Is the fuel cell ready for wide deployment? The signs are growing. The high-temperature fuel cell of research center Jülich has managed now 70,000 hours. It runs non-stop since August 6, 2007. Thus, the practice maturity to access is close.
Toyota now believes that the fuel cell has earned the step from the labs in the series. Last week the Japanese pioneer had presented the first production car with fuel cell, the Toyota of Mirai. The first copies are delivered in Germany until the end of the year. The practice will show whether the Toyota Mirai is really ripe for long-term use.
The engineers are anyway, convinced that the fuel cell is just before the breakthrough at the Research Centre Jülich. The installed high-temperature fuel cell provides power tirelessly since August 6, 2007 and that since more than 70,000 hours of operation. There are now more than 70,000 hours without a break. Almost 3000 days. More than eight years. Never before a fuel cell with ceramic cells ran longer.
Electrical efficiency of up to 60% with 70,000 Hours Ceramic Solid Oxide Fuel Cell
The Jülich record fuel cell is a consisting of two cells stack powered by hydrogen as fuel gas. Since the start of the long term experiment on August 6, 2007, the cell 3400 delivered kWh of electricity. That is sufficient to provide a budget for one year with electricity. Such high temperature fuel cells provide electrical efficiencies of up to 60%, the heat can be used in addition.
“The operating temperature of 700 degrees makes enormous demands on the materials used,” said Harald Bolt, Member of the Board of the Research Centre Jülich. “We can prove with the record for the first time, that the materials we have developed also in combination are application-ready and functional over such a long period, which initially hardly anyone has kept possible.”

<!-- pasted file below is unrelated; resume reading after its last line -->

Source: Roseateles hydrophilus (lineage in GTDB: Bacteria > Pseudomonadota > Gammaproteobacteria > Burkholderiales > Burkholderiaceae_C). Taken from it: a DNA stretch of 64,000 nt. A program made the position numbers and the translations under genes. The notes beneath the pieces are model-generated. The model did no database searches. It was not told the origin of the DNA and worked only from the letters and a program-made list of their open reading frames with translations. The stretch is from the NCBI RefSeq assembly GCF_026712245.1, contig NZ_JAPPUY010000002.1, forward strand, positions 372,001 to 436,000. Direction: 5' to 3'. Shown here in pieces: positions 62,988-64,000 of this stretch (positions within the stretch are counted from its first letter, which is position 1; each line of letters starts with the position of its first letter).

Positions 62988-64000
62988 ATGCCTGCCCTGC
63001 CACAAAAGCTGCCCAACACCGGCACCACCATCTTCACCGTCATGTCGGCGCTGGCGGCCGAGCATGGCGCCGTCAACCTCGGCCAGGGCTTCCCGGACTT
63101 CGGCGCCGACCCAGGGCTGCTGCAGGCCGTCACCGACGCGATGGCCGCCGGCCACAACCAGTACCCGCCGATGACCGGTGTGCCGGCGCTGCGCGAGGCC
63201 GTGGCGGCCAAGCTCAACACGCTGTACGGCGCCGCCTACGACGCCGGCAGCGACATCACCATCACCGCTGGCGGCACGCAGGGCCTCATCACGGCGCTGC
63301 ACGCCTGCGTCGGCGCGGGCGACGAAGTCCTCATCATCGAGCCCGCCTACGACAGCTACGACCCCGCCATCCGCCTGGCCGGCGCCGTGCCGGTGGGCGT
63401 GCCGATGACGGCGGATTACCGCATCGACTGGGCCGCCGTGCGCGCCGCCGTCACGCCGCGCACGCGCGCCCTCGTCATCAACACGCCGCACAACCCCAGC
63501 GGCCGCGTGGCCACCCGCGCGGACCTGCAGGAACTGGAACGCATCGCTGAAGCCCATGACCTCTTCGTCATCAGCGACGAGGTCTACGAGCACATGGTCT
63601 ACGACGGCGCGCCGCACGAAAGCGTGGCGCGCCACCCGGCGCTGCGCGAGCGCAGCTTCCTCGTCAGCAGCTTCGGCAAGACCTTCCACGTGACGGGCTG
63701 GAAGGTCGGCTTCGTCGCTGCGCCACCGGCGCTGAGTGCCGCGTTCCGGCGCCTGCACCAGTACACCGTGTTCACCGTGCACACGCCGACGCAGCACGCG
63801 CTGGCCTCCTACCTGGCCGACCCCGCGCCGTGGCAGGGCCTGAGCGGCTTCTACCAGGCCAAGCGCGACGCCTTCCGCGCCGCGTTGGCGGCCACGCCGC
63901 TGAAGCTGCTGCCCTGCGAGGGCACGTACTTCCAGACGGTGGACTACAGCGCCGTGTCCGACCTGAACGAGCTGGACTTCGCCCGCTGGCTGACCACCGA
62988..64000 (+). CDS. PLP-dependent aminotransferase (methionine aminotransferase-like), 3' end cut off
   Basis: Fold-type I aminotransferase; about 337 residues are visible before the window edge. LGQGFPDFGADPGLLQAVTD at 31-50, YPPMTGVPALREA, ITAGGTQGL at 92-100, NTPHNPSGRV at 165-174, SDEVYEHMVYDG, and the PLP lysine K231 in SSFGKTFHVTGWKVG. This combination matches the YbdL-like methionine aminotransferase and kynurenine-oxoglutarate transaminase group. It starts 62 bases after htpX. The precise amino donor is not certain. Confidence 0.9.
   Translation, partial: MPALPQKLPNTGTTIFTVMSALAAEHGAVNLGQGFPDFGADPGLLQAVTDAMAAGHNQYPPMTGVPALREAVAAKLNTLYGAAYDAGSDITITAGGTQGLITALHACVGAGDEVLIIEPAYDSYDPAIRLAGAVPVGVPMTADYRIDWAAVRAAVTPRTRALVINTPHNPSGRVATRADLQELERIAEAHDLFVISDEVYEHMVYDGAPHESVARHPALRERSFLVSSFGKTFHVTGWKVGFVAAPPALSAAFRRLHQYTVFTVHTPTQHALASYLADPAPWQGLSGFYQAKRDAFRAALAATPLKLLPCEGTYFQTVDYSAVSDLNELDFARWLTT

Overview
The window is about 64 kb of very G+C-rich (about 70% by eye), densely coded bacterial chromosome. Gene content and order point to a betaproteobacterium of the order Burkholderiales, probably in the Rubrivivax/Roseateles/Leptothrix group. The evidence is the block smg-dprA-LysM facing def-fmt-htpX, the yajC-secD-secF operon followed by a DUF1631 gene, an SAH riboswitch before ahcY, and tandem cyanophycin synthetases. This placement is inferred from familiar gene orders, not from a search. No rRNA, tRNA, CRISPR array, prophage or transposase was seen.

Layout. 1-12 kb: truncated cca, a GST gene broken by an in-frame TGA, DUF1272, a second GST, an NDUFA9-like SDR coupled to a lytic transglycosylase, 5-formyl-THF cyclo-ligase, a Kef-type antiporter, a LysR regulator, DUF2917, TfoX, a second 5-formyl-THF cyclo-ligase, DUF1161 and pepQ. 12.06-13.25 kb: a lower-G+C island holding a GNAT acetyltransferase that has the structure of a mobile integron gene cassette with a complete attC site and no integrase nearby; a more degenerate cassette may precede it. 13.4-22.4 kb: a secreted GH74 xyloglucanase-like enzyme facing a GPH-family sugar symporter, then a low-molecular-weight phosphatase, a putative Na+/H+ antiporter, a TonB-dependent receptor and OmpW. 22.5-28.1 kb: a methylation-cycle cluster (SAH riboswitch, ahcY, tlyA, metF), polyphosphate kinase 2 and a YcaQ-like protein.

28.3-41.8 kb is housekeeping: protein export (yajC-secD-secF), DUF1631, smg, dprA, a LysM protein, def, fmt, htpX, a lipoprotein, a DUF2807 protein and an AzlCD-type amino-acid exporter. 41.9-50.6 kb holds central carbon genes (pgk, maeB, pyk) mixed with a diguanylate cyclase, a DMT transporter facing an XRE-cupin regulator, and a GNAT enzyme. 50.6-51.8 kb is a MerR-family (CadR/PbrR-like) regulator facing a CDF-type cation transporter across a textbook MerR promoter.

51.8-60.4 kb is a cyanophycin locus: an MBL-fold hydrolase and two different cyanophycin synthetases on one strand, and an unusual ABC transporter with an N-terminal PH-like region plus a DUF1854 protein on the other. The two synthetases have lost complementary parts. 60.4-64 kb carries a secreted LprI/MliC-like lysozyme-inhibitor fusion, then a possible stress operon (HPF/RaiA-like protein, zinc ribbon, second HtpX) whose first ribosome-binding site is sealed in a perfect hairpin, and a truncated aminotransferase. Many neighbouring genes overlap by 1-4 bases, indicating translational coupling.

Fuel cells use hydrogen or gas
Ceramic high temperature cell can be operated with hydrogen or natural gas. Final product is water, carbon dioxide comes however at natural gas operation.
The cell meets for Jülich design with the world record a core demand of the car industry. A cell is to hold five to ten years and in that time 40,000 to 80,000 hours generate electricity. Otherwise the use of expensive cells not worth. If the cell has the same endurance when she is exposed to the additional stresses of driving must be seen however.
Aging of the cells cost performance
But the long-term test in Jülich occupied not only the performance of the fuel cell, but also the ageing through the operation. The cell stack to 0.6%, which is noticeable in a lowering of tension and a loss of performance age per 1000 hours of operation. You extrapolate these aging purely linear on the 70,000 hours of operation, so the performance of the cell has fallen over the past eight years by 42%.
But still lots of music is included in these figures. So, a further development of the record cell stack from the year 2010 are 34,500 hours continuous operation was aged only half as fast.
Previous record holder what Siemens Westinghouse
The FZJ researchers replaced Siemens Westinghouse Power Corporation (SWPC) as a world record holder. The company had let solid 69,000 hours electricity produce an oxide fuel cell (SOFC – solid oxide fuel cell). However, Jülich cell has a different design than the Siemens Westinghouse. The ceramics, which ensures that only ions can pass through, so that there is a charge separation, is flat. SWPC sat on a tubular ceramic.
For 20 years the Jülich researchers are working on the “solid oxide fuel cell”, what means solid oxide fuel cell. The stack with the world record fuel consists mainly of self-developed components. These include the ceramic cells, the contact layers and a special glass-ceramic to seal.
The Austrian Plansee SE company based in Reutte has supplied the material for the intermediate plates composed with which the cells to the stack.
DLR experimented with 70,000 Hours Ceramic Solid Oxide Fuel Cell
The German Center for air and space DLR opts for the fuel cell. The DLR experimented with fuel cells, which provide the current in electric aircraft and thus increase the range compared to battery-powered electric aircraft.